In addition to the prison sentence, Specialist Glendale C Walls was on Tuesday reduced in rank and pay and will receive a bad-conduct discharge.
Walls pleaded guilty earlier in the day to dereliction of duty and assault. He admitted that he stood by as former Sergeant Selena M Salcedo lifted a detainee known as Dilawar by his ear when the two worked at Bagram Airfield in Afghanistan.
Walls also admitted to pushing Dilawar against a wall during the interrogation.
He said he also stood by as a third military intelligence soldier, former Specialist Joshua R Claus, made another detainee roll around on the floor and kiss Walls’ boots.
Dilawar was detained during December 2002 and died the same month.
Pay cut sought
Prosecutors had sought a sentence of six months’ confinement, a six-month, 75% pay cut, the demotion and the bad-conduct discharge.
The maximum sentence Walls could have faced was 12 months confinement, a 75% pay cut for 12 months, a reduction in rank and a bad-conduct discharge.
The Afghan detainee in question
Walls’ attorney asked for a letter of reprimand and reduction in rank.
Salcedo pleaded guilty to similar charges this month. Tearfully apologising for her conduct, she told a military judge that Walls was with her when she mistreated Dilawar and that Walls had pushed Dilawar.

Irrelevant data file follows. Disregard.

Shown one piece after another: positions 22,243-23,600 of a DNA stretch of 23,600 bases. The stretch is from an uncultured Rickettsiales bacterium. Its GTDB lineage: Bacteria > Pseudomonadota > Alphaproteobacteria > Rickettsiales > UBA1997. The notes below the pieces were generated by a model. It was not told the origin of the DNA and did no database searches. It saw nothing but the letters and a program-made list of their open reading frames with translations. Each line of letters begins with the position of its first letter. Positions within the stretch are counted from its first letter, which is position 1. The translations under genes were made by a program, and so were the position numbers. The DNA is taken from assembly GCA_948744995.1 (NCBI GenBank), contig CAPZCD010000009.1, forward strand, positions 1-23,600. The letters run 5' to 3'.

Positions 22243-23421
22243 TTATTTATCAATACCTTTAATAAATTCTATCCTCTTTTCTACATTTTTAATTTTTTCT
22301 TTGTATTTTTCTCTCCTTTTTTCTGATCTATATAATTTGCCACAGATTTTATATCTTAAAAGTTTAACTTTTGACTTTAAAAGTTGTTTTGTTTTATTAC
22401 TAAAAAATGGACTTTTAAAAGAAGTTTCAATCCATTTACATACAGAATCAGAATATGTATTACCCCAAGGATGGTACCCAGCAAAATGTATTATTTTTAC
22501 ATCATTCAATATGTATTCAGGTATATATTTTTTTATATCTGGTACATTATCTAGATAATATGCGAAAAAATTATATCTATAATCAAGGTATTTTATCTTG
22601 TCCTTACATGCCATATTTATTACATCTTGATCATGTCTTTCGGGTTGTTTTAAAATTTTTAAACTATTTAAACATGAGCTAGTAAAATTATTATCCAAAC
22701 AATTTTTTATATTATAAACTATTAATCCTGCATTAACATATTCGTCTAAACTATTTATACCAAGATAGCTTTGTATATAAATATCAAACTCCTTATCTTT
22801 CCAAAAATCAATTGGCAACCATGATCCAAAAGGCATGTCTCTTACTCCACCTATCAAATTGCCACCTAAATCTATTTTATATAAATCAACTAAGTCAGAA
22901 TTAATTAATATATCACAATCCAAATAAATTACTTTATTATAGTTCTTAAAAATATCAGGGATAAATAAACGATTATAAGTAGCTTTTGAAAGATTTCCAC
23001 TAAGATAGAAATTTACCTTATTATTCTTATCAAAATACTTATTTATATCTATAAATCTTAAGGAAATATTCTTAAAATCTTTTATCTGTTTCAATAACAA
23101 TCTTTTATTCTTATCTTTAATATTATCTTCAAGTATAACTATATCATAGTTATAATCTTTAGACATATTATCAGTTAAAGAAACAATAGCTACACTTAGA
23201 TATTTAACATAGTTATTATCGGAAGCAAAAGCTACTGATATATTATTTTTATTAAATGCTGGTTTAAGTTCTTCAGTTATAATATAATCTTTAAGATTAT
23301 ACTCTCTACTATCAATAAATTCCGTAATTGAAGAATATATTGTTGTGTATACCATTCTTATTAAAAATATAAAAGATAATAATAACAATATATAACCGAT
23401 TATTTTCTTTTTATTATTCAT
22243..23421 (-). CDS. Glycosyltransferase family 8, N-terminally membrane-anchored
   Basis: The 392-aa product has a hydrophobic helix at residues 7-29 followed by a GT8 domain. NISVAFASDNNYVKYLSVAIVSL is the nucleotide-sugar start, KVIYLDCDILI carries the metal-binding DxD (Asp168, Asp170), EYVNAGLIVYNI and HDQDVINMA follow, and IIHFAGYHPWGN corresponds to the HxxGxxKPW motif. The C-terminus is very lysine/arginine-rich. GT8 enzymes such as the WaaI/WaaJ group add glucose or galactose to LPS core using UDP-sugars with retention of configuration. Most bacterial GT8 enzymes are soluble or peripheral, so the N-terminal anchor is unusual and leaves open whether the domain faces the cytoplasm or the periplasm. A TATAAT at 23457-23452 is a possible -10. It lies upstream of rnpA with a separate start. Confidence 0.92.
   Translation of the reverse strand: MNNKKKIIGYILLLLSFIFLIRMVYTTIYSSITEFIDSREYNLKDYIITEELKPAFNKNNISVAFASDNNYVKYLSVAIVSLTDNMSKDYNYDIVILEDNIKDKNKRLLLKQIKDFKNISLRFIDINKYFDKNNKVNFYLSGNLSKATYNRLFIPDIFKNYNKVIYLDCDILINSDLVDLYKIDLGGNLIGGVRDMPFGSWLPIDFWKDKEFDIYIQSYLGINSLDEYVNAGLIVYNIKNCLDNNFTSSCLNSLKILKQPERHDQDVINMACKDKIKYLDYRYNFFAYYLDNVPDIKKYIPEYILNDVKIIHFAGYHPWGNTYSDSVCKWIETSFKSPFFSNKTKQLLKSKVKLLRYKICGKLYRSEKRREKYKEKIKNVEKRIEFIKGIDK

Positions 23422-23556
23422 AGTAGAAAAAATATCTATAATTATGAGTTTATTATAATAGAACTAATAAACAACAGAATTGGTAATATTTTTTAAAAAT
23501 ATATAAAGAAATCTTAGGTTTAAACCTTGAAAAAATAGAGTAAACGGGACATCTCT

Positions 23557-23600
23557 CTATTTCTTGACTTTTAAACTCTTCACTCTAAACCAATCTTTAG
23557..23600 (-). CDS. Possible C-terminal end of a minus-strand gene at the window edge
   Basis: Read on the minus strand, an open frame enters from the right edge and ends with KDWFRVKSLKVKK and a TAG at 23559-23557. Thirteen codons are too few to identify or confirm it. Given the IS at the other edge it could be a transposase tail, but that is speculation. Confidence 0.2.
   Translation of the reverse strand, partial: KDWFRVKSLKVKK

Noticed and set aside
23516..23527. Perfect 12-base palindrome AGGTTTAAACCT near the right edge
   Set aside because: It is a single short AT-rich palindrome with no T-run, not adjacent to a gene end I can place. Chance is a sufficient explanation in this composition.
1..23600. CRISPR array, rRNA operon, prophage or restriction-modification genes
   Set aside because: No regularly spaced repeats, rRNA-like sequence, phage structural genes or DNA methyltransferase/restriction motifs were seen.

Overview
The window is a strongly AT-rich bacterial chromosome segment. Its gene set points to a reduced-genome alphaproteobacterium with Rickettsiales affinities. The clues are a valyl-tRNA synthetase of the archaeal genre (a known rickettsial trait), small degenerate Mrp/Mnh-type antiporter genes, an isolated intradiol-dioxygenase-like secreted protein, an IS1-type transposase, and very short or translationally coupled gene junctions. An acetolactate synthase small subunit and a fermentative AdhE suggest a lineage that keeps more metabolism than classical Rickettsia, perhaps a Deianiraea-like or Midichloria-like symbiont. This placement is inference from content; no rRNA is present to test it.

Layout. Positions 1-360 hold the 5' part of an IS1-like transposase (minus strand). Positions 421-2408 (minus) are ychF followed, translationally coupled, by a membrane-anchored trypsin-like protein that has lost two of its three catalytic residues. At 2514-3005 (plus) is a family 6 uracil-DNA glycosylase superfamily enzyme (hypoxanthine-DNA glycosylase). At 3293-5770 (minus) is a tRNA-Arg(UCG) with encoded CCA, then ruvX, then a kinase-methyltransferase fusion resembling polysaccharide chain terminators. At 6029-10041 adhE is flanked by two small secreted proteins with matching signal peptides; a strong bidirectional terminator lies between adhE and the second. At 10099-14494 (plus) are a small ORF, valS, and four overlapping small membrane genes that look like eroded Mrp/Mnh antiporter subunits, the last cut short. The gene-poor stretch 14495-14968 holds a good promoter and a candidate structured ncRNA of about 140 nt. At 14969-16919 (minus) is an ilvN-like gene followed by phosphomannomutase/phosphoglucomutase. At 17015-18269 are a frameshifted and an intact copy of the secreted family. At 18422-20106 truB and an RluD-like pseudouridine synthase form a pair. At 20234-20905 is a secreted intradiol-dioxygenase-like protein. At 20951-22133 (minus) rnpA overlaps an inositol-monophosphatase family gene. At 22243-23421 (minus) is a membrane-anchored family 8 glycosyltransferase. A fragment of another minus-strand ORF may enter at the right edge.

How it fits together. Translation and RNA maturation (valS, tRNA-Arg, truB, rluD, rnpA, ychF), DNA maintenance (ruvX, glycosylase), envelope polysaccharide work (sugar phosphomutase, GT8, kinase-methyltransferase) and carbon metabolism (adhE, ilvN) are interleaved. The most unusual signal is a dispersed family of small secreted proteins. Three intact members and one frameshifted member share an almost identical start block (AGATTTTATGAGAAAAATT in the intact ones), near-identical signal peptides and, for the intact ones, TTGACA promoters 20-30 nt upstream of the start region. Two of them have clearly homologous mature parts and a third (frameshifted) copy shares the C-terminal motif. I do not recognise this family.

Salcedo will be demoted, given a letter of reprimand and ordered to forfeit $250 a month for four months.
Claus has announced his intention to plead guilty in the abuse cases and is scheduled to stand trial in September.
At least six other enlisted soldiers have been accused of mistreating Dilawar a little more than a week after arriving at the detention centre in Bagram.
The most serious charges were levied against Private First Class Willie V Brand, a reservist and military police officer, who initially was charged with Dilawar’s death.
A military jury convicted Brand last week of assault, maltreatment, maiming and making a false official statement.
Bagram has served as a US base
The same jury spared Brand jail time, instead ordering that he be reduced in rank and pay to a private, the army’s lowest rank.
Specialist Brian E Cammack pleaded guilty in May to abuse charges and was sentenced to three months in prison.
Cammack testified against Brand.
Sergeant James P Boland, also a reservist from Ohio, was given a letter of reprimand citing him for dereliction of duty for his work at Bagram.
Boland, who has left the army, was initially charged with chaining Dilawar’s hands above his head and other abuse charges.